But in the state, for sure, and then the nation actually snapped back to what was pre-pandemic as hard as it could. We have not re-examined whether Carnegie Units and seat time are the best ways to measure learning. We have not really examined the way we’re assessing kids. You know, the federal government provided such incredible resources, but at the same time, didn’t rethink at all how we’re assessing learning. And I worry that the policy context did not take advantage of an opportunity to incentivize, at least, and change, at best, the way we think about schools in America.
So if I give you a magic wand, and you get to waive it and make a couple of changes in policy you think will reset things the way they should, what would you do?
I would much further incentivize real mastery of learning, and obliterate seat time, so that you could literally say to a kid, it’s super easy that if you can show me you know how to do this, that you don’t have to sit through this class. That would be a big place that I would really lean.
I’m really interested in how some of the AI technologies can be really helpful. We are using an AI high-dose tutoring system that I think is going to get some really exciting results. I think there’s just real upside opportunities to the emerging technologies that schools are almost always the last ones to figure out how to embrace. Instead, our strategy is usually ‘shut it off.’ Again, ‘keep the real world out of the school,’ instead of figuring out how to leverage the real world in education.
You got a decent amount of federal money to help things coming out of the pandemic? How are you most happy with how that’s been used? What challenges is that going to leave for the district?
Schools must spend their ARPA dollars by 2024, unlike city, county and state that have until 2026. I think that created some negative incentives if you’ve got a lot to spend and quickly. I’m excited that we tried to put ours towards creating a better student experience in so many ways — out of school time, expanding periods to add more art music and phys-ed classes, the summer learning experience, our after school tutoring programming that our families can now access live teachers for tutoring, investments in our extracurricular program, investments in nurses and LPNs, so that we can provide a healthier experience, investments in PACE. But those ARPA dollars will be done at the end of 2024, and shortly thereafter the community is going to have to ask itself the question: Are we willing to pay to keep these things?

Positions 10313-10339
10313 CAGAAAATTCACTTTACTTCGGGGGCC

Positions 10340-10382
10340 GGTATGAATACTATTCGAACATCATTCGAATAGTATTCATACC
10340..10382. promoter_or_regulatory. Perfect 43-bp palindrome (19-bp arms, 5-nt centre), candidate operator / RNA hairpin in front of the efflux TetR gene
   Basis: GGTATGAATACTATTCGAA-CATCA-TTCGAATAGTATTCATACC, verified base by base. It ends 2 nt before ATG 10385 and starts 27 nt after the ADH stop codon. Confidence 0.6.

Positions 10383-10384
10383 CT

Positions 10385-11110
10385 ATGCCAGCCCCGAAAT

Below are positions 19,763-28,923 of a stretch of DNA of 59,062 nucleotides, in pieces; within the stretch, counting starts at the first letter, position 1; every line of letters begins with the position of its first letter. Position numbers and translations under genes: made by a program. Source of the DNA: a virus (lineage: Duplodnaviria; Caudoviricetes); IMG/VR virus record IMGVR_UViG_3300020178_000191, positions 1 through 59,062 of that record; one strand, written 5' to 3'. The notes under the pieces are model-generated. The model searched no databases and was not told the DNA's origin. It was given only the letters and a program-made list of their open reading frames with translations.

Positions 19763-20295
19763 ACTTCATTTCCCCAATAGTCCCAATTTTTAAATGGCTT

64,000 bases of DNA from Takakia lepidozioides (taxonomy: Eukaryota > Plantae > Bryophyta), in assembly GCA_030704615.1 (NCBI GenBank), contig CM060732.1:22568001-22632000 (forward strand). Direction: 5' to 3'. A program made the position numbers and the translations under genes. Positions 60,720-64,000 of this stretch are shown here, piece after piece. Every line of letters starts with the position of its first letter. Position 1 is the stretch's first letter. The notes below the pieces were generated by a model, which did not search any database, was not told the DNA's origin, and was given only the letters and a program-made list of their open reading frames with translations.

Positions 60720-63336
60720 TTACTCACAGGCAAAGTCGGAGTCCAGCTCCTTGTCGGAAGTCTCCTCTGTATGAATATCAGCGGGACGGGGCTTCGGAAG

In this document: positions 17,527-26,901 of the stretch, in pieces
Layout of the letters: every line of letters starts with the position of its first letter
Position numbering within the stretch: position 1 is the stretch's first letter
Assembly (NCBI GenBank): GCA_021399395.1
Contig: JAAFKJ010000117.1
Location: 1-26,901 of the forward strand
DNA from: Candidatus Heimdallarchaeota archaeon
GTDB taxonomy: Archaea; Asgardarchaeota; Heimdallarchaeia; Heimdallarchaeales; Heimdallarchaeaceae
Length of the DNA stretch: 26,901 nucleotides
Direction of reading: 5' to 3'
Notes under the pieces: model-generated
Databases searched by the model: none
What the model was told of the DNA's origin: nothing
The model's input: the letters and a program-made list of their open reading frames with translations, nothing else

We’re gonna have to ask ourselves: ‘Of the things ARPA allowed us to do, what are the things that we want to keep? And how are we willing as a community to pay for them and keep them?’
The last thing is your new position. You’re going to be taking on helping some of the same kids that you’ve been working with for the las12 years? How do you think you’re going to make a difference over at Cuyahoga Community College?
Well, honestly, if somebody had said, ‘Write the job you want, and we’ll give it to you’, I would not have come up with this. What I’m really excited about is that (college President Michael) Baston has asked me to really understand, from the students perspective, what makes it easy or hard to get into the college, what makes it easy or hard to get through the college and what makes it easy or hard to get out successfully. That means I get to interrogate systems and figure out where it impedes and help clear those barriers. And it also means I get to continue to be an advocate for students. And I continue to learn from the people who know best, which are the students. So in some ways, it’s a dream come true kind of job. If and when I do the job really well, you’re gonna see far more students, whether they be right out of high school or returning adults, finding their way through and into a successful life post-college and I’m really looking forward to taking on the challenge.
What haven’t I asked you about the things folks around the country should know about Cleveland?
I hear far too often the people who visit say we could never do this at home. And if that’s the approach you’re taking, then it’s not worth the bother. Locally, I want people to know how grateful I am. Nobody gets to do this job for 12 years, and I’ve been here 16, when you consider my prior work (as chief academic officer). That’s more than half of my career. And so I just want people in this community to know how grateful I am to have had the honor of being the CEO, literally 12 years to the day, on my last day.